Changed Energy Outlook following Georgia Run Off

by Jan 13, 2021

President Elect Joe Biden is set to take oath on 20th January,2021, and although his win was confirmed on January 6th, the senate’s control was undecided until the recent victory of Senator Jon Ossof and Senator Raphael Warnock, both Democrats, in the Georgia run-off elections. This win splits the Senate 50-50, with the two independent senators usually siding with the Democrats, and this means if there is a tie on any issue, the deciding vote will be Vice President, Kamala Harris.

The outcome of the Georgia election has improved Biden’s ability to implement his proposed Clean Energy Revolution and Environmental Justice Plan (The Biden Plan). This will be the first time since 2011 that the Democrats control the entire legislative branch. Back in 2009, under President Obama, the American Recovery and Reinvestment Act allocated $90 billion for clean energy and climate related programs which was ten times larger than any previous clean energy bill. The Biden Plan appears to be even more ambitious.

The Senate requires a 60-member majority to pass legislation and the Democrats will not have this. There are two options to push legislation through:

  • Executive Order – The President can issue an executive order or federal directive for the operations of the federal government. The problem with an executive order is that although they may provide a quick remedy by bypassing the Congress, these orders are subject to judicial review and can be blocked by judges. In addition, Congress can remove funding the order and it can be instantly overturned by another Presidential order.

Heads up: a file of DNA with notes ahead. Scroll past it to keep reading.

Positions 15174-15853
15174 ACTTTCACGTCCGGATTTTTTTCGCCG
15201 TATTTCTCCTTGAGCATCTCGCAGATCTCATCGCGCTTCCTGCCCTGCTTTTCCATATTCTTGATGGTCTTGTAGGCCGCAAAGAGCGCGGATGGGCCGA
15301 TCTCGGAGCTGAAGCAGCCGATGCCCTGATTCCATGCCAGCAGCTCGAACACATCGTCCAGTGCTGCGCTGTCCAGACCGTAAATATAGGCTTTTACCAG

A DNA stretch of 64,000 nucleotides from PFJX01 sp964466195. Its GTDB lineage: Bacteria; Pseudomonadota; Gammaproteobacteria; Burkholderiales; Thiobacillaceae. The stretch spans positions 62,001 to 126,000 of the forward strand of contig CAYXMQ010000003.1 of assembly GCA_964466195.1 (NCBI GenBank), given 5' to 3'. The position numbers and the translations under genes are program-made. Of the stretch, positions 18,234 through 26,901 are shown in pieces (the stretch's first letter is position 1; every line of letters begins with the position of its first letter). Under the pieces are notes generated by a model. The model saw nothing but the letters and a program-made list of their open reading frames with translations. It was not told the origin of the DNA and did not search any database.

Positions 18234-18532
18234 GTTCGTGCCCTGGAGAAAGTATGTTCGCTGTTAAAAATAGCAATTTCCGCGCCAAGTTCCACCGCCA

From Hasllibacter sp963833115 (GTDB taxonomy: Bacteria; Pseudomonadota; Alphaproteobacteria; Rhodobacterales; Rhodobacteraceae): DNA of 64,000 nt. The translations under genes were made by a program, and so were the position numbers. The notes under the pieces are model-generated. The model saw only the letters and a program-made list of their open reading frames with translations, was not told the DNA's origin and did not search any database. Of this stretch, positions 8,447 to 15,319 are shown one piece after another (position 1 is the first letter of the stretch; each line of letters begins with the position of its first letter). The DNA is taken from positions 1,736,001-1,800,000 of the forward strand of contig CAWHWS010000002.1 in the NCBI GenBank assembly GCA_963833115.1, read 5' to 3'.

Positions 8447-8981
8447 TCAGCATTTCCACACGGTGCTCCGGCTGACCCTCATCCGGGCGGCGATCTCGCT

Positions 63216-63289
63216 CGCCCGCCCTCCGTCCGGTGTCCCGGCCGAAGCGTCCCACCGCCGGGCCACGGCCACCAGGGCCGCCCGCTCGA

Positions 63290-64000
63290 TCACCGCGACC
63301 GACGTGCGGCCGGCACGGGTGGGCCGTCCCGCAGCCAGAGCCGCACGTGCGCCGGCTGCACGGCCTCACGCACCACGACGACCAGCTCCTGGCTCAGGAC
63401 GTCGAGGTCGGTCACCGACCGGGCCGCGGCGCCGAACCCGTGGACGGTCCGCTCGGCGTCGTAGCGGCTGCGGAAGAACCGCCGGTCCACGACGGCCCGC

• Reconciliation Bill- In the Senate a 60-member majority is required to pass a legislation, but for a reconciliation bill, a simple majority is all that is needed. Reconciliation is a special legislative process that paves the way to expedite consideration of certain tax, spending, and debt limit legislation. The bill starts with a congressional budget resolution that contains ‘reconciliation directives’ for specified committees. Each committee writes a bill to achieve its target and the Budget committee puts the bills together into one big bill. This bill has special status in the Senate, and it cannot be filibustered.

Bipartisan legislative action, with support from the House and the Senate is more sustainable and effective, especially when pertaining to climate change, since many years of sustained effort will be required to effect a real change.

While discussing the bipartisan support it is important to note that in all possible scenarios, other countries, especially China will not be allowed to become new destination for polluting power plants and industries. As this has the potential to offset the progress made by U.S. which may be sustainable in the long run but comes at a financial cost which appears huge initially. India in this case may get partial or relative relaxation in this regard keeping in view larger geopolitical objectives of United States.